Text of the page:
RUOkie

10+ Year Member
7+ Year Member
Mar 3, 2009
760
54
Status
Attending Physician
I was approached by an ENT friend who asked me about laryngeal EMG. He has a woman with bilateral vocal cord paralysis after a thyroid surgery (now with a trach) who he thinks will need it for prognosis.

I discussed with him that he could do the needle stick, and I would do the waveform analysis (since he could insert the needle while under direct laryngoscopy).

Anybody ever do this?
 

Tap0utt

Member
7+ Year Member
15+ Year Member
Dec 16, 2003
36
0
Visit site
Status
ive seen the neuromuscular doc do just as you said. the ent does the anesthesizing and insertion while the neurogist guides him in terms of distance vs incorrect muscle placement vs correct placement.
 

nvrsumr

Member
15+ Year Member
Apr 25, 2002
1,942
497
na.com
Status
Attending Physician
I did a few of these as a resident but without ENT or laryngoscope. Not super difficult but then again I wasnt ultimately responsible. Looks like a lecture on the topic is being given at the AANEM meeting.
 
About the Ads

Bombesin

Awesomeness Embodied
10+ Year Member
Jun 21, 2009
58
0
Status
Attending Physician
I did a few of these as a resident but without ENT or laryngoscope. Not super difficult but then again I wasnt ultimately responsible. Looks like a lecture on the topic is being given at the AANEM meeting.
The lecturer is actually one of the PM&R physicians here at UPMC that performs these on a regular basis in conjunction with ENT.
 
Dec 1, 2011
10
0
Status
Resident [Any Field]
Inquiring mind wishes to know: what prognostic information do you obtain from vocal cord EMG's? Here's my line of thought....Stick the muscle, if there's motor units, then there likely will be enough peripheral sprouting to gain functional strength. If there's no units, then complete denervation, poor prognosis. In this case you already have an etiology from the surgery (unless diagnostically, you think this is not denervation and that's what you're trying to prove). And if you get no motor units, do the surgeons like to head in the jungle to reconnect/graft the recurrent laryng. nerve? If not, then it's all conservative management, and is there a good reason to do the EMG at all? I'm curious....because if our institution does it, I just don't about it.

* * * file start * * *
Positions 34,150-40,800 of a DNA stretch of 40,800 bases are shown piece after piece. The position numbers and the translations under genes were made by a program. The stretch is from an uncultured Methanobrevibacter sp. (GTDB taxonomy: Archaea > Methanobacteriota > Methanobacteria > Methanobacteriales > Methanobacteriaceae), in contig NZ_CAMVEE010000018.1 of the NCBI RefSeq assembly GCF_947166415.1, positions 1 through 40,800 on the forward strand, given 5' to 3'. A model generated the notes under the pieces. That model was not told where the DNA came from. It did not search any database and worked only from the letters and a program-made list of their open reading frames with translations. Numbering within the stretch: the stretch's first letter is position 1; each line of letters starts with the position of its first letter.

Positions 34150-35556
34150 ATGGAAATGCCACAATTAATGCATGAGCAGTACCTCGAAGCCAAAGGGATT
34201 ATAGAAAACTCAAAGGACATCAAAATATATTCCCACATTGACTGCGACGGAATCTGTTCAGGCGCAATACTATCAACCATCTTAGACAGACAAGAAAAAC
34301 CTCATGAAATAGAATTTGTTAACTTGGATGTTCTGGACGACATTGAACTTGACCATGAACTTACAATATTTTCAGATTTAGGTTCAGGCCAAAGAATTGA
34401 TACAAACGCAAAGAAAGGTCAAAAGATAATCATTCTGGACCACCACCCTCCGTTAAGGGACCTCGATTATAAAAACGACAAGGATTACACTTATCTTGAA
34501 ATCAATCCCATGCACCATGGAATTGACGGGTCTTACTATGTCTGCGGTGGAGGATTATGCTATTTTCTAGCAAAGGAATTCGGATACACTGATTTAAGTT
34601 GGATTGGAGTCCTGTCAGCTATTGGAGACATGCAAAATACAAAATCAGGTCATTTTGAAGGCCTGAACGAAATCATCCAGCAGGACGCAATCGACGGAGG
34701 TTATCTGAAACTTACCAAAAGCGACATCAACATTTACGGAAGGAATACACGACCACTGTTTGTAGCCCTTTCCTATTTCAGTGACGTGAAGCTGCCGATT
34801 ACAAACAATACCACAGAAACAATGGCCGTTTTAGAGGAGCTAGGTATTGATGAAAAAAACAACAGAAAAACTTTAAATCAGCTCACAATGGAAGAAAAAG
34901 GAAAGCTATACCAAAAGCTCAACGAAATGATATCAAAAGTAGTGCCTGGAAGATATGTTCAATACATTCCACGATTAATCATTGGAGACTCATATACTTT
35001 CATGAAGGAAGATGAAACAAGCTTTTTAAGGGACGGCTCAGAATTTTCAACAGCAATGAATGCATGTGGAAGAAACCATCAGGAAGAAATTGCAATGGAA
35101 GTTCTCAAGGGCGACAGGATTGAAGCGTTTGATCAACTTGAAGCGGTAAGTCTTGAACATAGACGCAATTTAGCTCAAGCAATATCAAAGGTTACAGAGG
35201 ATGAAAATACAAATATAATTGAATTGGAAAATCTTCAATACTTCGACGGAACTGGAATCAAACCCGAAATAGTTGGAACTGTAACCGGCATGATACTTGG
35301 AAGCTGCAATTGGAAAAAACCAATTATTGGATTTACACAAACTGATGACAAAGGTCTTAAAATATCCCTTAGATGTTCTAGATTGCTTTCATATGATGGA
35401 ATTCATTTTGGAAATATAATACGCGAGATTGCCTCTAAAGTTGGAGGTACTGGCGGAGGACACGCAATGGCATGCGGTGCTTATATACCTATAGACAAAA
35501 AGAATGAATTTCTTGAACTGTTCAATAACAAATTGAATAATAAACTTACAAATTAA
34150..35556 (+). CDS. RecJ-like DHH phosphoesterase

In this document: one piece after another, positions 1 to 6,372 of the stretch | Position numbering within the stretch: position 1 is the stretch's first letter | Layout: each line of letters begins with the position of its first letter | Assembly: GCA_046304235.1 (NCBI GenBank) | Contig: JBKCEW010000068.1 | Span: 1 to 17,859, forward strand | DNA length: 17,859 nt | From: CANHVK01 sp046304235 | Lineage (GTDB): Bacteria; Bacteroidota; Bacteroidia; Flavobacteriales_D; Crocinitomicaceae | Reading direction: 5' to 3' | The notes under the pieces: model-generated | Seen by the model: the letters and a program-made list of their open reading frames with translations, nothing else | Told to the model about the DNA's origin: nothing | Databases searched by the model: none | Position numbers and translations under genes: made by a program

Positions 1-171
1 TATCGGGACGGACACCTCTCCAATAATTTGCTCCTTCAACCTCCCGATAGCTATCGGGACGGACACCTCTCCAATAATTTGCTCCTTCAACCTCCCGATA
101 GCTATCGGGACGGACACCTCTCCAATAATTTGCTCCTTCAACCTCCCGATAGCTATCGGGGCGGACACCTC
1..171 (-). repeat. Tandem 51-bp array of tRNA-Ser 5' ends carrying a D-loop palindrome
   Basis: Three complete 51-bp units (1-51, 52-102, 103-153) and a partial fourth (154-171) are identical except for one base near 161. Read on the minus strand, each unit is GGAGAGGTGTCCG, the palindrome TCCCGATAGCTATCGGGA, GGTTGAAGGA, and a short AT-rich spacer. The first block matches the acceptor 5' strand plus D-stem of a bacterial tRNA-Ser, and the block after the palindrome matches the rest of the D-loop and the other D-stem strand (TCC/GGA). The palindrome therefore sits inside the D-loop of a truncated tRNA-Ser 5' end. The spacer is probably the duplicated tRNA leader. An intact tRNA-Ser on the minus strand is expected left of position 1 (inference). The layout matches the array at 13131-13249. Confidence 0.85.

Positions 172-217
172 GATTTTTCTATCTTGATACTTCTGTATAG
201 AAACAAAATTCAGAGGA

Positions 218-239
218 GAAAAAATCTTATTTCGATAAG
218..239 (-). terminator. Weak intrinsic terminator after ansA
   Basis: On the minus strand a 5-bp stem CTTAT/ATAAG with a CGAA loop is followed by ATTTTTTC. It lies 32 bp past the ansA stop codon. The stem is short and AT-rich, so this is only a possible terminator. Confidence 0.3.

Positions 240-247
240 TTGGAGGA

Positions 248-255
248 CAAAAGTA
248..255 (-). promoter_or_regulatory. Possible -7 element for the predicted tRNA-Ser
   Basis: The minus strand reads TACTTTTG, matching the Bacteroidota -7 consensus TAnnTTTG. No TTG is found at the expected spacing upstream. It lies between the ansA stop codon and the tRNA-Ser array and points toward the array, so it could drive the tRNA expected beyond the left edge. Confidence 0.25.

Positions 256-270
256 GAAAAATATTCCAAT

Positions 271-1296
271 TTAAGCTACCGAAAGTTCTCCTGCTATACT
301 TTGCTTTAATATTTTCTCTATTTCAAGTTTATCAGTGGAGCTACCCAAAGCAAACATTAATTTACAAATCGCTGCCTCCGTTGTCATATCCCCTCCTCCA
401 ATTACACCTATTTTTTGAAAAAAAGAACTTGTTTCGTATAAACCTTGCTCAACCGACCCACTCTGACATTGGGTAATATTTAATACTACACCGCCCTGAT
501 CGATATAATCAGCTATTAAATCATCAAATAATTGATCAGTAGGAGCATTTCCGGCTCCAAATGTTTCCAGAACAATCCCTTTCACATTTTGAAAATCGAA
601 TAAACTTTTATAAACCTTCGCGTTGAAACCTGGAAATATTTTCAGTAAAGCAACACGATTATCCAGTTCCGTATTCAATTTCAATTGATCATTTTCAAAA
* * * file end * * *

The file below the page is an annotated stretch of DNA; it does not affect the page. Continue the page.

Thanks!
 

RUOkie

10+ Year Member
7+ Year Member
Mar 3, 2009
760
54
Status
Attending Physician
Inquiring mind wishes to know: what prognostic information do you obtain from vocal cord EMG's? Here's my line of thought....Stick the muscle, if there's motor units, then there likely will be enough peripheral sprouting to gain functional strength. If there's no units, then complete denervation, poor prognosis. In this case you already have an etiology from the surgery (unless diagnostically, you think this is not denervation and that's what you're trying to prove). And if you get no motor units, do the surgeons like to head in the jungle to reconnect/graft the recurrent laryng. nerve? If not, then it's all conservative management, and is there a good reason to do the EMG at all? I'm curious....because if our institution does it, I just don't about it.

Thanks!
it would be done for prognostic reasons only. The ENT wanted the information for academic purposes only. And the point was moot. The lady has no-showed to her last 2 visits with the surgeon anyway.
 

lobelsteve

SDN Lifetime Donor
Lifetime Donor
15+ Year Member
May 30, 2005
14,879
4,671
Canton GA
www.stevenlobel.com
Status
Attending Physician
We did it 2 mornings per month for ENT clinic. They did Botox for spasmodic dysphonia and we did the EMG guidance. Boring.
 
About the Ads